TURLOCK, Calif. — Sarah Palin on Friday was the darling of a $500-a-plate dinner at California State University, Stanislaus. But outside the gala, a crowd of protesters memorialized her as "Bush in Lipstick," a "Liar, Quitter, Master Manipulator" and "Sinister Sarah."
"We'd rather have Tina Fey," read another sign referring to Palin's Saturday Night Live impersonator.
About 100 protesters with signs, banners and bullhorns snaked from a nearby park through campus, with news vans and clusters of reporters following closely.
"What's for dinner?" came a voice over a bullhorn, "Polar bear!"
"Racist, sexist, anti-gay, Sarah Palin, go away," others chanted in unison.
The crowd of Palin protesters clashed with tea party activists at the university's entrance, prompting heated arguments in the crosswalk as police tried to push people back using barricades. Drivers carrying patrons in tuxedos and evening gowns struggled to squeeze through the throng.
"I was really disturbed by the protests about her," said Dorothy Walker, 63, of Turlock, whose sign read "CSUS Grad, Tea Party Patriot, Welcome Sarah."
"I couldn't afford the dinner, otherwise I would've been the first in line for a ticket," she said.
Palin's Turlock appearance has generated widespread criticism since it was announced in March. University officials have refused to divulge the terms of the former Alaska governor's contract with the school's nonprofit foundation or her speaking fee for the event.
Lynne Prater, 47, of Stockton, said Palin should have donated her speaking fee believed to be $75,000 to the university, which has suffered a slate of painful budget cuts in recent months. Palin has pulled in fees as high as $100,000.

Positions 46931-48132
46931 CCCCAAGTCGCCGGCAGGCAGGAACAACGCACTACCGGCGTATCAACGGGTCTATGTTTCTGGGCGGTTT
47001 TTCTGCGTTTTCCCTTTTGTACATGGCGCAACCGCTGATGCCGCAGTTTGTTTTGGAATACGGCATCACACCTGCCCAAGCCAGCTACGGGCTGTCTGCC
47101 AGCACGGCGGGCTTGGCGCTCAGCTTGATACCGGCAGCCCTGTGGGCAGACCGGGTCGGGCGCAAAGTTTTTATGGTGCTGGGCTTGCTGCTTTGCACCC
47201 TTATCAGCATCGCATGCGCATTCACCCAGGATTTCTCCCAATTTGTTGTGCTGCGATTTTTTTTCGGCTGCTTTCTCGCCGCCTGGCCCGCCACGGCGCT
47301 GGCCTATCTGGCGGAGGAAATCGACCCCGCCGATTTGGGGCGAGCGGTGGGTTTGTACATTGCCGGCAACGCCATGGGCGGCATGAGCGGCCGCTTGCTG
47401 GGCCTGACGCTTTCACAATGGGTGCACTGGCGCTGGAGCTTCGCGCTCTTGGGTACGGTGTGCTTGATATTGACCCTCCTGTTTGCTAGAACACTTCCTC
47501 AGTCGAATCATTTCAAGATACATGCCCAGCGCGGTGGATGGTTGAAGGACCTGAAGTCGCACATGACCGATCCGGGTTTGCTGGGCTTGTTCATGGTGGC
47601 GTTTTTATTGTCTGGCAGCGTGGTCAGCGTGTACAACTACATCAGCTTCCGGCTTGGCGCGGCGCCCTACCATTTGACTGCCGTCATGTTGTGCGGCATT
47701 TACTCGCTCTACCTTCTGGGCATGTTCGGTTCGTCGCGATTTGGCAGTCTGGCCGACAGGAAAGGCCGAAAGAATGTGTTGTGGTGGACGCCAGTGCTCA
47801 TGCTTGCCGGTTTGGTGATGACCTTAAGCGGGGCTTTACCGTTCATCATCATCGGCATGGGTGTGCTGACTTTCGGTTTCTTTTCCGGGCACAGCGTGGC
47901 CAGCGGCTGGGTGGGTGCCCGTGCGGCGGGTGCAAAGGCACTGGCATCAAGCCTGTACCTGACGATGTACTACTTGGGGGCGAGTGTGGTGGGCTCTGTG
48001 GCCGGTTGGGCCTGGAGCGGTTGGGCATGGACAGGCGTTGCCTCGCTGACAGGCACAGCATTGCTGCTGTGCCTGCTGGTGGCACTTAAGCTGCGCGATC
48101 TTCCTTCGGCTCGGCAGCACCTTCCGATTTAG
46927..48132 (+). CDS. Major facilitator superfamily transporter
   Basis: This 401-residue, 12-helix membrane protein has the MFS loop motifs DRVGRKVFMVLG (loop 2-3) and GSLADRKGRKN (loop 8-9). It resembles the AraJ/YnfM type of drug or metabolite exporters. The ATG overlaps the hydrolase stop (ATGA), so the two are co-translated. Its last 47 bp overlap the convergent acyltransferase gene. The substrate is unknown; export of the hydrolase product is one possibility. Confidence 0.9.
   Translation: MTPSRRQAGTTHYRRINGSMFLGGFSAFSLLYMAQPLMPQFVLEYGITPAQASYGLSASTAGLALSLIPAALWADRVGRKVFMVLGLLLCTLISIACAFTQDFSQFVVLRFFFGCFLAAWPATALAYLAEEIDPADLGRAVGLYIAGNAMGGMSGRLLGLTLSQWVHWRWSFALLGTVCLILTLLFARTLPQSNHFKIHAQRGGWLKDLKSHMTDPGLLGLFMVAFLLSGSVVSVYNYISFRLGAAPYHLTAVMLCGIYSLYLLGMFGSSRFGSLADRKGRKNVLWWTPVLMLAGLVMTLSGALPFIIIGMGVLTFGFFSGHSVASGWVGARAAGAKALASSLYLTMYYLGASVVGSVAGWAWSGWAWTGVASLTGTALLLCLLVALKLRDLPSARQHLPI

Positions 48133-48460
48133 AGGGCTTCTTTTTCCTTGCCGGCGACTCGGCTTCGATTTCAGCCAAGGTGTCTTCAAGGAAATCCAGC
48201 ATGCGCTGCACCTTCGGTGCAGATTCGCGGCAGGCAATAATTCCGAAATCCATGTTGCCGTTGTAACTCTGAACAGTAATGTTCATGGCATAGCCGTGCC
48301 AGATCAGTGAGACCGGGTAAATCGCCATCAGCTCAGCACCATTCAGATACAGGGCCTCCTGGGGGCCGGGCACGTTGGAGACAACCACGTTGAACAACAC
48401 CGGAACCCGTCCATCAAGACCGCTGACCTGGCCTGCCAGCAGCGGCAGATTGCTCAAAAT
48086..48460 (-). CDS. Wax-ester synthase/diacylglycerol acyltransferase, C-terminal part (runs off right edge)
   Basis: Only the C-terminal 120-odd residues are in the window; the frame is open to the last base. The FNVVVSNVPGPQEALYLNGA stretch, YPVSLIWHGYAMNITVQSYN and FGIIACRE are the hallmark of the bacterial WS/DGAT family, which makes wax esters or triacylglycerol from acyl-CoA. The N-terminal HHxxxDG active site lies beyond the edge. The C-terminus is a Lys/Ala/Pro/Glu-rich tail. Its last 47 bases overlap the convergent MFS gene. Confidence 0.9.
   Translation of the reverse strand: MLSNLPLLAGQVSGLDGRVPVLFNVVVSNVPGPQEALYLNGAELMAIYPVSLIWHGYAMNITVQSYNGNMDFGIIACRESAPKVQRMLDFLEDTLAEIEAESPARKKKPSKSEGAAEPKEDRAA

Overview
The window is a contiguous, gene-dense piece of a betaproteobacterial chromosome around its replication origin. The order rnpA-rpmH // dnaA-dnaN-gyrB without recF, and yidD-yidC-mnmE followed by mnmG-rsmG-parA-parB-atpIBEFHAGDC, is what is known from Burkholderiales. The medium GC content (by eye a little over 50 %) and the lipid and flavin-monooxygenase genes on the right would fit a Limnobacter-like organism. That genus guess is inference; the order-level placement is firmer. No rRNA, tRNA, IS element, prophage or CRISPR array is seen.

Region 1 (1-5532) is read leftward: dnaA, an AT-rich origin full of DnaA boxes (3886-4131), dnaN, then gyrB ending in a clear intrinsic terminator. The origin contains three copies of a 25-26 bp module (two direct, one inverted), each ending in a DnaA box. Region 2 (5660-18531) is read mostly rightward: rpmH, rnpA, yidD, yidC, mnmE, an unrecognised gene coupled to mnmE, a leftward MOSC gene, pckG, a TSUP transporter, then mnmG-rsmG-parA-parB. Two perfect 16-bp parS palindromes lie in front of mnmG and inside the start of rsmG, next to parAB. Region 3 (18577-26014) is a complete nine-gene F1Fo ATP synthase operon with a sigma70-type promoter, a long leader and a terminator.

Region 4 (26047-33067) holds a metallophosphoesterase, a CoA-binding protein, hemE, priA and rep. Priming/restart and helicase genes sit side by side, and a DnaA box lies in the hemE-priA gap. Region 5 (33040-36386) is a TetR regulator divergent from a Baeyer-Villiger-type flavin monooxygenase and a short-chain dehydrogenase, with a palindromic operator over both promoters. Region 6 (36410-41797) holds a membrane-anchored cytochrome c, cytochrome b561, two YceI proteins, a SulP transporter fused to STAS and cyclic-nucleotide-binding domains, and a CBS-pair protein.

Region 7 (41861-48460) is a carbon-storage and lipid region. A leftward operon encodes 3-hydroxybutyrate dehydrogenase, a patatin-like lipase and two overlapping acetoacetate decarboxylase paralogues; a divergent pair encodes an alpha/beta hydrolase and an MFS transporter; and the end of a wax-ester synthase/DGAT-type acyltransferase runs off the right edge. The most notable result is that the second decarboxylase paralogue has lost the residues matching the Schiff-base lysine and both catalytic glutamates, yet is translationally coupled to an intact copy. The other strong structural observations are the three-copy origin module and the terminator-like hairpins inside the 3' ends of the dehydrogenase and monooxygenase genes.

Prater said she finds Palin's message "offensive" and said she will redouble her efforts to make sure it doesn't gain more traction.
"She's the antithesis of the modern feminist," Prater said.
Stanislaus State graduate Alexandra Hoffmann said she didn't think Palin was the right choice to celebrate the university's 50th anniversary.
"I think it should have been someone esteemed in the academic world, on the left or the right," Hoffmann said.
The protest began early in the afternoon at Rotary Park, with music, speakers and a Sarah Palin look-a-like pinata.
One man was at the park to speak up for the former GOP nominee for vice president.
Doug Farrow, 69, of Modesto circulated among the crowd, advocating for less taxes, smaller government and Arizona's anti-illegal immigration law.
"I hear a lot of Palin bashing," he said. "I think the tea party is right on."
Farrow's calls led to a few spirited exchanges with those there to criticize university leaders for hiring Palin.
"He believes in the issues I hate the most. When you have someone driving a wedge between all of us it makes it more difficult," said Lucio Reyes, 59, of Stockton.